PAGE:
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(Kenko, Tamron, Sigma, Spooginar, Quantary, Tokina, Albinar etc.)
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Many folks ask me about teleconverters. I personally have never tried one of these discount versions, however here are my suggestions.
Nikon makes no teleconverters that allow autofocussing with normal AF lenses. If you have this need you have to interbreed. I have a page about the use of teleconverters in general here.
Watch the matrix meter coupling. I suspect that the discount converters do not properly couple the effective apertures to the cameras and therefore will screw up the operation of the Matrix meter.
The range of f/stops available as indicated on your camera must be one or two stops slower than your lens, depending on the strength of the converter. If you can get the camera to indicate the same maximum aperture of your lens even if you are using the converter, you can screw up the operation of the matrix meter.
For example, if you have an f/4 lens and use a 1.4x converter you had better not be able to set any aperture larger than f/5.6 through the camera. If you can your converter is not calculating the data sent to the camera correctly.
Why? Simple. You know you lose a stop with a 1.4x converter and 2 stops with a 2x converter. Therefore an f/4 lens becomes effectively an f/5.6 with a 1.4x converter, and f/8 with a 2x. In motion pictures we call these "T" stops, for "true" or "transmissive" stops.
The Nikon TC-E series converters do this correctly. With an AF-S lens having f/stops from 2.8 through 22 I get an indicated range of f/4 - 32 with the TC-14E 1.4x and f/5.6 - 45 with the TC-20E 2x. Therefore the matrix meter works flawlessly as it always does.
If your discount converter messes this up, as most of them do, you run the risk of really bad exposures in some of the complex lighting situations for which most people take the matrix meter for granted.
Reports confirm that the Kenko PRO300 converter has this defect with conventional AF lenses, and that it does affect the matrix meter. In these cases you may want to revert to center weighted metering and the zone system or strong exposure compensation.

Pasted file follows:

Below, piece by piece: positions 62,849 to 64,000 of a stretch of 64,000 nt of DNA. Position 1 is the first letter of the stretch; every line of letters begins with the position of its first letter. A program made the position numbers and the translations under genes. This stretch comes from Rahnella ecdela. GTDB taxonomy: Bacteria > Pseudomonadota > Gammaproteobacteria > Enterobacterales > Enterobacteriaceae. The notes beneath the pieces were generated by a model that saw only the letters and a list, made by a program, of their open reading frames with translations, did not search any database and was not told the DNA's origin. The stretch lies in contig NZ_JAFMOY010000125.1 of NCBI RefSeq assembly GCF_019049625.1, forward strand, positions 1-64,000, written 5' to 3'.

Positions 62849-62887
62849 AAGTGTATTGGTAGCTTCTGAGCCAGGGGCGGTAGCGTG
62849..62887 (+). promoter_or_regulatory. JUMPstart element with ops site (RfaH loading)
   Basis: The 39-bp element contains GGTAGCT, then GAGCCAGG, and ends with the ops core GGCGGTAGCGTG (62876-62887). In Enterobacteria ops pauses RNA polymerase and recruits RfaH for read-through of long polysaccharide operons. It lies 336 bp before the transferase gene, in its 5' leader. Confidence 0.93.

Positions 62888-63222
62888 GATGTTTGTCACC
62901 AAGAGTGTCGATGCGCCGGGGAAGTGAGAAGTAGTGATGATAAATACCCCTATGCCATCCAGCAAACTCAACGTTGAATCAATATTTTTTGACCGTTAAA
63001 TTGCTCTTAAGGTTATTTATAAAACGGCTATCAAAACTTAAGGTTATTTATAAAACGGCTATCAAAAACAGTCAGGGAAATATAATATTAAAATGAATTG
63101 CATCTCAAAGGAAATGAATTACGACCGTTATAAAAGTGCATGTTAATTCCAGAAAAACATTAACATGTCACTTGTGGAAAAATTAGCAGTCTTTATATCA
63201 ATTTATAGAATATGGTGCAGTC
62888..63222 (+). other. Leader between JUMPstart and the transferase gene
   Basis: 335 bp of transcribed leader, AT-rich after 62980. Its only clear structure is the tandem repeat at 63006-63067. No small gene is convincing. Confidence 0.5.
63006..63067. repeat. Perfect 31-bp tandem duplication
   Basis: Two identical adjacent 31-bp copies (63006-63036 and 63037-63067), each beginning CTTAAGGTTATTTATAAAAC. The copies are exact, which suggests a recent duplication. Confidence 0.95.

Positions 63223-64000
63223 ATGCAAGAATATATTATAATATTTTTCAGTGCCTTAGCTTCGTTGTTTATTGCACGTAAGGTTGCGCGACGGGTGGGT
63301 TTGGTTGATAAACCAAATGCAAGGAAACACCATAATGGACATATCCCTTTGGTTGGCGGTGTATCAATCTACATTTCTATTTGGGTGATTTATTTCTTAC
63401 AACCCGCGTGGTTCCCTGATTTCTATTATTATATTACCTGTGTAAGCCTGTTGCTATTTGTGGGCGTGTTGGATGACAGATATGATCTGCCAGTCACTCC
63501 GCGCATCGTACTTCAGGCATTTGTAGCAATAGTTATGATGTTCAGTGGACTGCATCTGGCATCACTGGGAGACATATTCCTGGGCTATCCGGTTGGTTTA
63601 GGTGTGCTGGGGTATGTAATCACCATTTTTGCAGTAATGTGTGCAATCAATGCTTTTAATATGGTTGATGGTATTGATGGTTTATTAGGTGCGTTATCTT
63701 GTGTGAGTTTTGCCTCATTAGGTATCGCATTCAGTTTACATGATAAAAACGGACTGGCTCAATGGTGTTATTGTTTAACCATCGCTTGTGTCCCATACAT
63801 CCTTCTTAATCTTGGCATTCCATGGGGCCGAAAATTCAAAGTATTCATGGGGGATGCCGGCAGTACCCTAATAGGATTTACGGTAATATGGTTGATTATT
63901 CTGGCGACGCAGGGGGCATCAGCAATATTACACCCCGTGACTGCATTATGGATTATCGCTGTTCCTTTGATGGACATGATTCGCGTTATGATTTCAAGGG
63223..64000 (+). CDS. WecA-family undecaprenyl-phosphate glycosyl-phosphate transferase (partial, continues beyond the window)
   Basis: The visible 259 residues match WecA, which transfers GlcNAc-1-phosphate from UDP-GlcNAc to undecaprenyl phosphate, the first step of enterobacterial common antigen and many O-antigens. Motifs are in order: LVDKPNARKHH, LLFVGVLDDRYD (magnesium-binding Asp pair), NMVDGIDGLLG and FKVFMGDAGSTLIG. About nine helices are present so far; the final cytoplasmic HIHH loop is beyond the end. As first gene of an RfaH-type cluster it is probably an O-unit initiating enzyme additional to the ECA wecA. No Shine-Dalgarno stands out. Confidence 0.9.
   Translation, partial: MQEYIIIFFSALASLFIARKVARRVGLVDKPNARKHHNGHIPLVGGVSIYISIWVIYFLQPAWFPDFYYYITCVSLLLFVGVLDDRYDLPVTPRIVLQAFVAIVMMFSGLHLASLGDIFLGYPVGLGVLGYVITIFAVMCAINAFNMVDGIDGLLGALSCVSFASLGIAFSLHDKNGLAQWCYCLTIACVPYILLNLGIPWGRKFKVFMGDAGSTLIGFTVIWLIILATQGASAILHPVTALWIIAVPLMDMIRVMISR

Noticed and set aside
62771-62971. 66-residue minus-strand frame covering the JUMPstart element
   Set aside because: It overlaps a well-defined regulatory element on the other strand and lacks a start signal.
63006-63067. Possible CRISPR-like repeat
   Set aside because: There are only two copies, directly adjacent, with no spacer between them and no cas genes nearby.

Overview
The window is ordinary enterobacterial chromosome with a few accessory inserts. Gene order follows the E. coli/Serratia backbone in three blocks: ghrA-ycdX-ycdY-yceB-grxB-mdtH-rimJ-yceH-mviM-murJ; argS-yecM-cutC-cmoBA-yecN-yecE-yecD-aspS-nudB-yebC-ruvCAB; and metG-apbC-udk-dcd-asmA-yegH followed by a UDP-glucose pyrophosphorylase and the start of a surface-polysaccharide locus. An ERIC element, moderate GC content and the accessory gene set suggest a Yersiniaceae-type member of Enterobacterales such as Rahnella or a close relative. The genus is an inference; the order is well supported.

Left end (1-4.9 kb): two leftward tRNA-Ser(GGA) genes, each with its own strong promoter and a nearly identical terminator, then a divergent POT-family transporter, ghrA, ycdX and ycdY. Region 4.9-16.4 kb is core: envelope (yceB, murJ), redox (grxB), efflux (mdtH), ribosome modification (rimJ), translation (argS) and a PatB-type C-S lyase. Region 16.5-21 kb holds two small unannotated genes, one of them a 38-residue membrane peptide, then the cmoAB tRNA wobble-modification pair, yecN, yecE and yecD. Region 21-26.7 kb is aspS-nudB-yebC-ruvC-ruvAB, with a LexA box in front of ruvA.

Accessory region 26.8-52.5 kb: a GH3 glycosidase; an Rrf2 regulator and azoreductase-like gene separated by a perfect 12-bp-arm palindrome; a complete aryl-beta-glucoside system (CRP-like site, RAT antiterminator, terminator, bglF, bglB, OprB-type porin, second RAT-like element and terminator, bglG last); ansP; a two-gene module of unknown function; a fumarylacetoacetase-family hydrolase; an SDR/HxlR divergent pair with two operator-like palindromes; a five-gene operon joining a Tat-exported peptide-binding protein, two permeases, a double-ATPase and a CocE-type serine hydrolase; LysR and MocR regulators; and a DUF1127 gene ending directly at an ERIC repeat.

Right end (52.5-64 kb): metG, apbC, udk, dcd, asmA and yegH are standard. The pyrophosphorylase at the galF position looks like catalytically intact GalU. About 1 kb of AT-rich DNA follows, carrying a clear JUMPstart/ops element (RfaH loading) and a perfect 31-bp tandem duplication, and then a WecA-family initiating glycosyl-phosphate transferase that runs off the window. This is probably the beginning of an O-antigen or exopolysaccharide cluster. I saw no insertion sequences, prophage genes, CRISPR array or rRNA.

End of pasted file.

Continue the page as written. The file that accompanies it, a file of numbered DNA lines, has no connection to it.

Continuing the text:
How do you check this? Simple again. Go find a bright beach, snow, or anything bright white in full sun. Photograph it with slide film with and without the converter and without any filters. Without the converter you'll get a white object. If the matrix meter is fooled you'll get grays instead of whites.
You will get the matrix metering symbol, but since you're not feeding the camera the correct lens data you may get poor exposures.
Kenko tried to brush this under the doormat when I asked, since their "pro" series converters about which most people ask have this problem. The guy tried to get me to believe that since the camera still reads light through-the-lens that the effect of the TC is compensated by magic. Well, yes it does, however you are fooling the matrix by a stop or two and may get a stop of under exposure due to this in bright situations. You will see the matrix indicator, but it may not be working correctly.
Don't trust anyone here. Go buy one and try it on some white subjects in daylight on slide (not print) film.
In fact, no one knows how well any converter will work with your lens and your camera until someone actually tries that exact combination. You have to be your own judge; the performance of the converter is meaningless since it will do very different things with different lenses.
Lenses and converters are sort of like people. Each one comes out a little different, and each works differently and differently with others. You have to try it to see how you like it.
If I was to buy one of these converters my first try would be the Kenko Pro series. Some of them supposedly work with all of the AF, AF-I and AF-S lenses. I'd carefully test their function with matrix metering. If they fail I'd either send them back or ask myself if I really want to fall back on center weighted metering if the matrix metering was unreliable.
The center weighted and spot meters require a great deal of skill to use and compensate for in contrasty light. The Matrix is so good that few photographers know how to use the old style meters well anymore.
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